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to operate a strong and pious aversion from all evil, and a daily and constant practice of godliness and virtue. And let the assurance of a future judgment on human actions, of punishment to be inflicted on the bad, and of reward to be bestowed upon the good, excite a desire to perfect holiness in the fear of God, and a corresponding exertion to render yourselves worthy of his forgiveness, through the merits of Jesus Christ.
Remember the words of Solomon, and lay them up in your memories to serve you in the hour of temptation. * “ Re
young man, in thy youth; and let thy heart cheer thee in the days of thy youth, and walk in the ways of thine heart, and in the sight of thine eyes; but know thou, that for all these things God will bring thee into judgment.” of “ Hear the conclusion of the whole matter. Fear God, and keep his commandments ; for this is the whole duty of man. For God shall bring every work iuto judgment, with every secret thing, whether it be good, or whether it be evil.”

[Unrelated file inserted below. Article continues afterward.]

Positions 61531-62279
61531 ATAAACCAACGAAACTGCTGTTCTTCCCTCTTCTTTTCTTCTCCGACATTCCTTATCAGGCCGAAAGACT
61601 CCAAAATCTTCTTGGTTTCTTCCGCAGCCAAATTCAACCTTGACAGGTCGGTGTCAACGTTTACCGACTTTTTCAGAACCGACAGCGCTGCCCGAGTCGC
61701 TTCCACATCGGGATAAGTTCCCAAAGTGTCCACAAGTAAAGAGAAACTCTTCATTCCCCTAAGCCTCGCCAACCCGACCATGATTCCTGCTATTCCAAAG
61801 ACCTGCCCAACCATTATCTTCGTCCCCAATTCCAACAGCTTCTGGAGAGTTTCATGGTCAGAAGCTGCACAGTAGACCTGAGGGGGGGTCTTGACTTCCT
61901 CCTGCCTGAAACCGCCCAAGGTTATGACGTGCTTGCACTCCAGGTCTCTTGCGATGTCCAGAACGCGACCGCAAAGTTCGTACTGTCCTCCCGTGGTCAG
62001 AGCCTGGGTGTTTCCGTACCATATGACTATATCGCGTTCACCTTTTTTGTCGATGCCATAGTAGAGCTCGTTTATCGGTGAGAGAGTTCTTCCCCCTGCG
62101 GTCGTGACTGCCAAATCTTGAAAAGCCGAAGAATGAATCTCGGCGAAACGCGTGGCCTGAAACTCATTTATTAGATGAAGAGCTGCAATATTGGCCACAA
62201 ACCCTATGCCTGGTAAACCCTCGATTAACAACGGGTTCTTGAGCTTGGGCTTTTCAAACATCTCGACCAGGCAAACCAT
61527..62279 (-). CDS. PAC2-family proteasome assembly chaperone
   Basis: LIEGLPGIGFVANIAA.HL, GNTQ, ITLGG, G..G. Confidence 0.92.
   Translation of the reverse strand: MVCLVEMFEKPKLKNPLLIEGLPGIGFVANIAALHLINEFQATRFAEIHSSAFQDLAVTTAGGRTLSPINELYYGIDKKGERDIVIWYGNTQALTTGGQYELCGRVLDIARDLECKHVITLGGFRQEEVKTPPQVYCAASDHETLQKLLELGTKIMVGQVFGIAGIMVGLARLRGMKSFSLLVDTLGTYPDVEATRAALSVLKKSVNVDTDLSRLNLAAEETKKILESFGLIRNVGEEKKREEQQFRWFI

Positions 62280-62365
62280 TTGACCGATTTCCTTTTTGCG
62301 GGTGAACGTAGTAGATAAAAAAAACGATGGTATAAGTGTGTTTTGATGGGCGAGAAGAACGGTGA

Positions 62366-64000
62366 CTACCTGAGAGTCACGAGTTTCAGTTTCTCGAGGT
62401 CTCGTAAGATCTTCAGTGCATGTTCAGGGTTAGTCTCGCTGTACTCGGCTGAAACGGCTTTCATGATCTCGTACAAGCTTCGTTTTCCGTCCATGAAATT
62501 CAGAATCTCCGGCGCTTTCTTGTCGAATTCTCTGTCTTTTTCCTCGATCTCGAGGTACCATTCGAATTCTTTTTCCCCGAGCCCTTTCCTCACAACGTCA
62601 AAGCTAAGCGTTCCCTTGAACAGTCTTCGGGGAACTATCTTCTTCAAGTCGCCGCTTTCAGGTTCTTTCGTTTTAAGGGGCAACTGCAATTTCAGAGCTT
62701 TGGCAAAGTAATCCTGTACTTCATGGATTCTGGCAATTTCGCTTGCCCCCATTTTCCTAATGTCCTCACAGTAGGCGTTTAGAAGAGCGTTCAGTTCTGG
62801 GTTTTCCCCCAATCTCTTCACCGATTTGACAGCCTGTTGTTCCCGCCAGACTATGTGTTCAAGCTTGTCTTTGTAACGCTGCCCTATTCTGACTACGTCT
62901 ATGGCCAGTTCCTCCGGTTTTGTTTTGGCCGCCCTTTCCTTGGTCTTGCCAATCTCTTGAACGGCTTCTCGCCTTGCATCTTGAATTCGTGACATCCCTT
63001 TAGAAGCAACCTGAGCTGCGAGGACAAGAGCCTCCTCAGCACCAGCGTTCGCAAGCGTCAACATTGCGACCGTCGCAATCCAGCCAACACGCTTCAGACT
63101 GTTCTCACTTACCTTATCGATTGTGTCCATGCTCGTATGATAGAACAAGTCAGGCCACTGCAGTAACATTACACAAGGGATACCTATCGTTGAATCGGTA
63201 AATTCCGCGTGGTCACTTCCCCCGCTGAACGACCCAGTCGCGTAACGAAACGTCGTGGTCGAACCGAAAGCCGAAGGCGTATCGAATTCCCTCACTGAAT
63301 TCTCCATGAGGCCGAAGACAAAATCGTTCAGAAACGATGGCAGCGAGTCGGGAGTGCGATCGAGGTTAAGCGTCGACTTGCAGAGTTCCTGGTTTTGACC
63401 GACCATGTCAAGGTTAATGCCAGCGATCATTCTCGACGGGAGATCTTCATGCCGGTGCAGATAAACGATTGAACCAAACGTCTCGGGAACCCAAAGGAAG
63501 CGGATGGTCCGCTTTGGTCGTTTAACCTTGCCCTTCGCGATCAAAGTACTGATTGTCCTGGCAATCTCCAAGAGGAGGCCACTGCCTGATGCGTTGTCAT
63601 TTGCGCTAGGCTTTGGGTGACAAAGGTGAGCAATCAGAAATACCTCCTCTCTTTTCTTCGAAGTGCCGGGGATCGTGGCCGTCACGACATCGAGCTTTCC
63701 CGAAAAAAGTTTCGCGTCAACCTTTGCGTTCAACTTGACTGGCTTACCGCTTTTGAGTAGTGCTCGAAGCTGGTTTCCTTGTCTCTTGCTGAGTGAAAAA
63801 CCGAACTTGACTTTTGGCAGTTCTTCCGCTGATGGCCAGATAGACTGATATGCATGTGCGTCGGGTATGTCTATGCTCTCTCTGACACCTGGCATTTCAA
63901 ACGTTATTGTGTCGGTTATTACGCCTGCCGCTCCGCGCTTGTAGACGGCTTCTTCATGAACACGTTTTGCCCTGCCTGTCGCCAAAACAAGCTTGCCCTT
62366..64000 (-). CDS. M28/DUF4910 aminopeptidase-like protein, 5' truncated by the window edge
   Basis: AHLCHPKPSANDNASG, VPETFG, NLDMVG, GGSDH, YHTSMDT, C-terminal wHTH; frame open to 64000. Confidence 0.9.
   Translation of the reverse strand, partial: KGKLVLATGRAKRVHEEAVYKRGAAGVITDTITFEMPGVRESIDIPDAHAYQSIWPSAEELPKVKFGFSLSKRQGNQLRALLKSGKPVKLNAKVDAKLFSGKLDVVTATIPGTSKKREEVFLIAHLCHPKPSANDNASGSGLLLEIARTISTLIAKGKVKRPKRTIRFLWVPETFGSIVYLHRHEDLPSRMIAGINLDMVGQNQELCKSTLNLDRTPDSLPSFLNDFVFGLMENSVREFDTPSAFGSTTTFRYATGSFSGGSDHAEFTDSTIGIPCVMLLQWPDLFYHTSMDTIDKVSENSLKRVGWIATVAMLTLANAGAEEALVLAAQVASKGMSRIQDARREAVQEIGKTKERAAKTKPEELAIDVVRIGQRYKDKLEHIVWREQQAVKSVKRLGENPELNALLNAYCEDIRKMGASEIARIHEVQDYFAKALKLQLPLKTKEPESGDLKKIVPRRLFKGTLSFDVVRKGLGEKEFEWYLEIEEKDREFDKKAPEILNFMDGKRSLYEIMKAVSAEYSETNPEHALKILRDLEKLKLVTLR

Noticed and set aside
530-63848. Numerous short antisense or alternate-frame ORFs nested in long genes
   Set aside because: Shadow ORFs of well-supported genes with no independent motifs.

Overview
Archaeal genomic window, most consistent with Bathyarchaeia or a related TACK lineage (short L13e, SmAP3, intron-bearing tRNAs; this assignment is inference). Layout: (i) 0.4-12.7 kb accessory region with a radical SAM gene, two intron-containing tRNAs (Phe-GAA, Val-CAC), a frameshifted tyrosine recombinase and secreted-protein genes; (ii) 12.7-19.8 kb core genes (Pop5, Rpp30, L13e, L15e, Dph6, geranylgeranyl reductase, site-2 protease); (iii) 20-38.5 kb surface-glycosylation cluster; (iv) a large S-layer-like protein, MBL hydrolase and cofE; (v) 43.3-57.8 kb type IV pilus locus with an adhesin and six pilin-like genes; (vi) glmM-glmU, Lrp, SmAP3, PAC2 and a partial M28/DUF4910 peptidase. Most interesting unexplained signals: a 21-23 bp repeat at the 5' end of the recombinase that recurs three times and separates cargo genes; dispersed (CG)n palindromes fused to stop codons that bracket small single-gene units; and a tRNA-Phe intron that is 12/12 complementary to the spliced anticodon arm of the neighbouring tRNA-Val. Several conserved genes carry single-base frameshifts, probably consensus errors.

* Eccl. xi. 9.
+ Eccl. xii. 13, 14.
ST. MATT. XXII. 37.
JESUS SAID UNTO HIM, THOU SHALT LOVE THE
LORD THY GOD WITH ALL THY HEART,
AND WITH ALL THY SOUL, AND WITH ALL THY MIND.
I HAVE endeavoured to explain to you your Duty towards God, as far as it relates to Belief and Fear. I come now to consider the remaining head of that Duty, the Love of him.
In my last Discourse I showed you, that the Fear of God is a pious reverence spread over the whole soul, and exciting within it a holy dread of doing any thing to offend him. The principle of Fear deters us from committing that which the voice of Conscience, and the word of Revelation, declare to be wrong. It operates within us an abhorrence of evil, and a resolution to regard the prohibitions of the Almighty. The principle of Love carries us farther, It urges us, not only to avoid Sins, but also to perform Duties ; not only to do as little as we can to offend God, but also as much as we can to please him.
Our Belief in God, and our Fear of him, are the first steps towards holiness. Our Love of him, arising from these, and accompanied by them, advances us towards that perfection, which is to be the ultimate attainment of all his faithful followers. We fear God from a conviction of his Almighty Power; from an apprehension that, as he is a just and holy Being, he will visit us with his judgments, if we do wickedly; from a consciousness that he is a perpetual witness of all we think, and say, and do, and from a dread of that future wrath, which he has denounced against all the workers of iniquity. We love him, because we are persuaded that he is a good and gracious Being; because we know and feel that he has showered upon us, particularly in his Redemption of the world through the shedding of precious blood, the abundance of his kindness; and because we